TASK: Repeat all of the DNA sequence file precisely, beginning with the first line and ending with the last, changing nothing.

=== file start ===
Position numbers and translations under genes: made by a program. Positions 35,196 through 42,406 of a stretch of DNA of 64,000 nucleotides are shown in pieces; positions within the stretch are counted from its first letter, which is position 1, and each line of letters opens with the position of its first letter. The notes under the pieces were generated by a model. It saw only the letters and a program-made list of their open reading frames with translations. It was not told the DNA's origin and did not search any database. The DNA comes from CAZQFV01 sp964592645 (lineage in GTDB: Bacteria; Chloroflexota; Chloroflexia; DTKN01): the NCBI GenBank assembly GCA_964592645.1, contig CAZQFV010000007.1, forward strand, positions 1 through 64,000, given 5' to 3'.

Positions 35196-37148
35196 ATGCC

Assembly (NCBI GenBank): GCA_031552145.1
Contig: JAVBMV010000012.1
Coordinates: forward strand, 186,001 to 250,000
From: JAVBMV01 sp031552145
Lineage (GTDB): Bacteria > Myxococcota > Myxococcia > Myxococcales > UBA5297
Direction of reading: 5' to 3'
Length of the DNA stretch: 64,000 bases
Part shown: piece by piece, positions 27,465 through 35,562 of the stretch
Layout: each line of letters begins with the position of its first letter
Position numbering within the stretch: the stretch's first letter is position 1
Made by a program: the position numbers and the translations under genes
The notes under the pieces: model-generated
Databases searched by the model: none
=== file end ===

Position numbers and translations under genes: made by a program. Positions 35,196 through 42,406 of a stretch of DNA of 64,000 nucleotides are shown in pieces; positions within the stretch are counted from its first letter, which is position 1, and each line of letters opens with the position of its first letter. The notes under the pieces were generated by a model. It saw only the letters and a program-made list of their open reading frames with translations. It was not told the DNA's origin and did not search any database. The DNA comes from CAZQFV01 sp964592645 (lineage in GTDB: Bacteria; Chloroflexota; Chloroflexia; DTKN01): the NCBI GenBank assembly GCA_964592645.1, contig CAZQFV010000007.1, forward strand, positions 1 through 64,000, given 5' to 3'.

Positions 35196-37148
35196 ATGCC

Assembly (NCBI GenBank): GCA_031552145.1
Contig: JAVBMV010000012.1
Coordinates: forward strand, 186,001 to 250,000
From: JAVBMV01 sp031552145
Lineage (GTDB): Bacteria > Myxococcota > Myxococcia > Myxococcales > UBA5297
Direction of reading: 5' to 3'
Length of the DNA stretch: 64,000 bases
Part shown: piece by piece, positions 27,465 through 35,562 of the stretch
Layout: each line of letters begins with the position of its first letter
Position numbering within the stretch: the stretch's first letter is position 1
Made by a program: the position numbers and the translations under genes
The notes under the pieces: model-generated
Databases searched by the model: none